The night-time hours are precious. They are discretionary, after-work, free time for most of us. But for those who work the ‘third shift’ – transit and taxi drivers, cleaners, technology coders, healthcare workers – it is critical to feel
safe while traversing the city on the way to the long
night of employment.
A disjuncture between work and leisure arose early
during the Industrial Revolution. As the working
day became codified and confined to daylight hours;
evenings were established as a pressure relief valve,
a nocturnal alternate to the rational day. Primarily for
men, this time availed a pleasurable licence to bar hop.
Simultaneously, community authorities proclaimed
dark a moral danger to women. For the first time, after-hours educational and religious instruction centres
such as those of the American lyceum movement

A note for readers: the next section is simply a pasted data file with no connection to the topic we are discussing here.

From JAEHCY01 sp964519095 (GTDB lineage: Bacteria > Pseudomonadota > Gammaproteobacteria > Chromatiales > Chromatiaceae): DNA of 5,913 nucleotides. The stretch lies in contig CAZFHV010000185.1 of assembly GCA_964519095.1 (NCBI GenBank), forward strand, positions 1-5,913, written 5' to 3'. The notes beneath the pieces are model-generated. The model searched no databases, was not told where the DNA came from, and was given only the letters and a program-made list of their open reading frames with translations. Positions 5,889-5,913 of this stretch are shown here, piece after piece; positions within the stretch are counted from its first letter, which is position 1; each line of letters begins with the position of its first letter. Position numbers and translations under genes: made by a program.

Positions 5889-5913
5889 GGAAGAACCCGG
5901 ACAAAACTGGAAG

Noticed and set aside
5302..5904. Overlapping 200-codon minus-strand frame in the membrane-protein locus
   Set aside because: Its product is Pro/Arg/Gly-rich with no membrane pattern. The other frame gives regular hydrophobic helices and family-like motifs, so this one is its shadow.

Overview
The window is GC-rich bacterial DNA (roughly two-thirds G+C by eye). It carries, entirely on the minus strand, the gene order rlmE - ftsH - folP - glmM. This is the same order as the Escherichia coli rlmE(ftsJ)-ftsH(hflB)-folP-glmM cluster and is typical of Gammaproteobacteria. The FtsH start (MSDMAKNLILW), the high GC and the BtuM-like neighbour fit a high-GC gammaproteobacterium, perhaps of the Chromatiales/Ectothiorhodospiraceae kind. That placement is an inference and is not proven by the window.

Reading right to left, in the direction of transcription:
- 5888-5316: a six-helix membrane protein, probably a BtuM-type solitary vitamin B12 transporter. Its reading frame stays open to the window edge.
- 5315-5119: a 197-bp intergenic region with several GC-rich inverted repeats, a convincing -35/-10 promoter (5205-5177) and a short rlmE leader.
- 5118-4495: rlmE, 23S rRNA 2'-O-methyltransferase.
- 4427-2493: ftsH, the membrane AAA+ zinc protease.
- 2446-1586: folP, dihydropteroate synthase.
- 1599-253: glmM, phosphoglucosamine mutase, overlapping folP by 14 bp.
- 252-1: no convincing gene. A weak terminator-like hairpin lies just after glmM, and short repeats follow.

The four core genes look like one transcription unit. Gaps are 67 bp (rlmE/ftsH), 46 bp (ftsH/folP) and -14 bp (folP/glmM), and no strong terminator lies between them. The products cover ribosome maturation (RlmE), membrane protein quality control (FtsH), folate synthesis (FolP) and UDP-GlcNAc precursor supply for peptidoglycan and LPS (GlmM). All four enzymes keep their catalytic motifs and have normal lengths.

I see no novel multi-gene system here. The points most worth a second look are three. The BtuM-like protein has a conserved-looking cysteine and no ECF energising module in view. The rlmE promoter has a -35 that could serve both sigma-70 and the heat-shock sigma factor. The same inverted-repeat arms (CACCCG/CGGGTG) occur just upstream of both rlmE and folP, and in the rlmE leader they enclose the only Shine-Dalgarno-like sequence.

and the UK and Australia’s Mechanics Institutes
proliferated to ‘save’ working women and men.
Since the publication of Marion Roberts’s In Planning
the Night-time City in 2009, a fever of night-time
economy awareness has installed itself in metropolitan
and city government, predominantly in Australia,
Europe and Britain, and within the planning/design
professions. But as Roberts points out, ‘it was not
a European theorist who inspired 24-hour city policies,
but a North American’. Jane Jacobs, back in 1961
with her classic work, The Death and Life of Great
American Cities, advocated the ‘organised complexity’
of mixed-use neighbourhoods.
A fresh recognition of night has arisen through the real
estate phrase, 24/7. In 2003, with enthusiasm, I asked
urban designer Riccardo Marini what he thought of
the concept. He responded that he did not think that,
at that time, his constituency in Glasgow would view
24 hours of activity as a good thing, but rather, he
posited, what about 18/7?
Two contemporary UK writers in particular have
influenced today’s awareness of the nocturnal hours:
Matthew Beaumont and Nick Dunn. Beaumont’s
Nightwalking, a Nocturnal History of London, a
literary, after-dark journey, and Dunn’s manifesto,
Dark Matters, each traverse the thoughtful and ▼